Criminal Defense

Oklahoma Homicide Lawyer

No crime is considered more heinous than the taking of a human life, and therefore, murder is the only criminal offense punishable by death.

Most people consider homicide to mean cold-blooded, pre-meditated murder, but there are many acts of homicide which do not equate murder. For example, manslaughter is an act of homicide that is unintentional, reckless, or committed in the heat of passion. Excusable homicide occurs when a person commits a necessary killing in the course of duty—for example, a law enforcement officer protecting the public safety or military troops engaged in war. Finally, justifiable homicide is the taking of another life in self defense against imminent harm.

Excusable homicide and justifiable homicide are not criminal offenses. Manslaughter and murder are both violent “85 Percent” crimes that carry lengthy prison sentences among the penalties. Of the two types of criminal homicide, murder is the most egregious and the most severely punished. It is a crime that is aggressively prosecuted, and finding an attorney who has the skill, resources, and knowledge to effectively fight against the charge is critical to the outcome of a defendant’s case.

The crime of murder is classified into two degrees of severity: first degree murder and second degree murder. While neither of these offenses is considered a minor offense, first degree murder carries more severe penalties—even death under certain circumstances.

Murder in the First Degree

The Oklahoma criminal code defines first degree murder in 21 O.S. § 701.7 as an act of homicide that occurs under one or more of the following five circumstances:

  1. A person “unlawfully and with malice aforethought causes the death of another human being.” Malice is defined as “deliberate intention unlawfully to take away the life of a human being.”
  2. A person takes a life during, or a death results from, the commission of a specified felony: “the commission or attempted commission of murder of another person, shooting or discharge of a firearm or crossbow with intent to kill, intentional discharge of a firearm or other deadly weapon into any dwelling or building as provided in Section 1289.17A of this title, forcible rape, robbery with a dangerous weapon, kidnapping, escape from lawful custody, eluding an officer, first degree burglary, first degree arson, unlawful distributing or dispensing of controlled dangerous substances or synthetic controlled substances, trafficking in illegal drugs, or manufacturing or attempting to manufacture a controlled dangerous substance.”
  3. The death of a child results from child abuse or enabling child abuse.
  4. A person “unlawfully and with malice aforethought solicits another person or persons to cause the death of a human being in furtherance of unlawfully manufacturing, distributing or dispensing controlled dangerous substances, as defined in the Uniform Controlled Dangerous Substances Act, unlawfully possessing with intent to distribute or dispense controlled dangerous substances, or trafficking in illegal drugs.”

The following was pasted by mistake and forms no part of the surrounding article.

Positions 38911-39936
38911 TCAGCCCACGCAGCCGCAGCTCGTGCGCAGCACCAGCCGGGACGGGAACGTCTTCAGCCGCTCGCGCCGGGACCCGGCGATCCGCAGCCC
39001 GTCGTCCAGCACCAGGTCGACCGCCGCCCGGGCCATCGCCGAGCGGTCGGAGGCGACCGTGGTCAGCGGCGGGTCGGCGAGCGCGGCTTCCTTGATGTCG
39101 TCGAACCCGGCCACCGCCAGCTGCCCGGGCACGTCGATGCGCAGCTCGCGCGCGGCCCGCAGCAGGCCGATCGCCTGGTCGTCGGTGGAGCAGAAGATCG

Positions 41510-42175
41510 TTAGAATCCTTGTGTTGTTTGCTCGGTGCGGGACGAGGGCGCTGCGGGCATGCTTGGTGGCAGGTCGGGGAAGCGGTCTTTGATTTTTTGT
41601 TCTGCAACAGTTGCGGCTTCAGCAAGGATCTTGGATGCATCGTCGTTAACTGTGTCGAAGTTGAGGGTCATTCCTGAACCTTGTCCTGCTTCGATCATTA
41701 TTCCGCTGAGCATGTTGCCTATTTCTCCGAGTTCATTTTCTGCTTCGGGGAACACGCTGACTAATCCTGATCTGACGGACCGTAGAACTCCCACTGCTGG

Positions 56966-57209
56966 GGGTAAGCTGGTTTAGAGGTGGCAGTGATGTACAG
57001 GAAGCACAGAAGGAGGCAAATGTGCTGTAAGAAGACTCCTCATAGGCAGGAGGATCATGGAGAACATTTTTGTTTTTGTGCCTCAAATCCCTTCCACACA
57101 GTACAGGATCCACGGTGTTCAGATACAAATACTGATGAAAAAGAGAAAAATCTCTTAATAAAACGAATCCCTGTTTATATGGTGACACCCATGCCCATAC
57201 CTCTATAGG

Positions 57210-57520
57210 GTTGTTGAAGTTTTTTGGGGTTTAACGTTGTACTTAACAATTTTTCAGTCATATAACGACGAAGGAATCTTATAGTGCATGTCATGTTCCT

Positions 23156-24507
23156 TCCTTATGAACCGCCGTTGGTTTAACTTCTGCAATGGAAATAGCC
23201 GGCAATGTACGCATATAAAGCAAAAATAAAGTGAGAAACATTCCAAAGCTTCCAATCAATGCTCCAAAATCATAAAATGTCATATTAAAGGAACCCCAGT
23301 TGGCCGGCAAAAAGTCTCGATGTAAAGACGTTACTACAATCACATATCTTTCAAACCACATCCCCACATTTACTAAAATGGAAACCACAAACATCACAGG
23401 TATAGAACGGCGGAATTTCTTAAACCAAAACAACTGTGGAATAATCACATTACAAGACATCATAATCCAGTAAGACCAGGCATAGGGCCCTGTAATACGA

5. A person “intentionally causes the death of a law enforcement officer, correctional officer, or corrections employee while the officer or employee is in the performance of official duties.”

In general, first degree murder is punishable by life in prison or life without parole. If parole is not prohibited by the sentence, a person does not become eligible for such until at least 85 percent of his or her crime has been served. For a life sentence, a person would have to serve a minimum of more than 38 years before parole is even a possibility.

In some cases, first degree murder results in capital punishment. The following conditions, specified in 21 O.S. § 701.12, allow a prosecutor to seek the death penalty:

The above situations are capital offenses; however, there are certain people for whom the death penalty is ruled unconstitutional: defendants who were younger than 18 when the murder was committed and defendants who are mentally retarded as evidenced by an IQ of 70 or lower. 

Murder in the Second Degree

Premeditation, or “malice aforethought,” is not an element of second degree murder. Rather, second degree murder is an act of homicide that occurs as a result of an act that is “imminently dangerous” and shows “depraved mind” that disregards human life. Second degree murder also includes murder in the commission of a felony other than those specified as constituting first degree murder.

Second degree murder does not require "malice aforethought" or premeditation. Acts of homicide committed through the wanton disregard for human life are often among those charged as second degree murder. Furthermore, if a death occurs during the commission of a felony other than those specifically designated under the first degree murder statute, the person or persons committing the crime will be charged with second degree murder.

Like first degree murder, second degree murder carries the possibility of life behind bars. It is punishable by a minimum sentence of 10 years in prison and a maximum of life. Because of the 85 Percent Rule, a person given the minimum sentence would serve at least 8.5 years.

Thorough Murder Defense

A defense lawyer handling a murder case must be up to the challenge of careful investigation, painstaking legal research, and aggressive representation to help combat the most serious criminal charges. To find an attorney who has the experience, know-how, and commitment to take on one of the most difficult legal battles, contact Law Firm of Oklahoma today.

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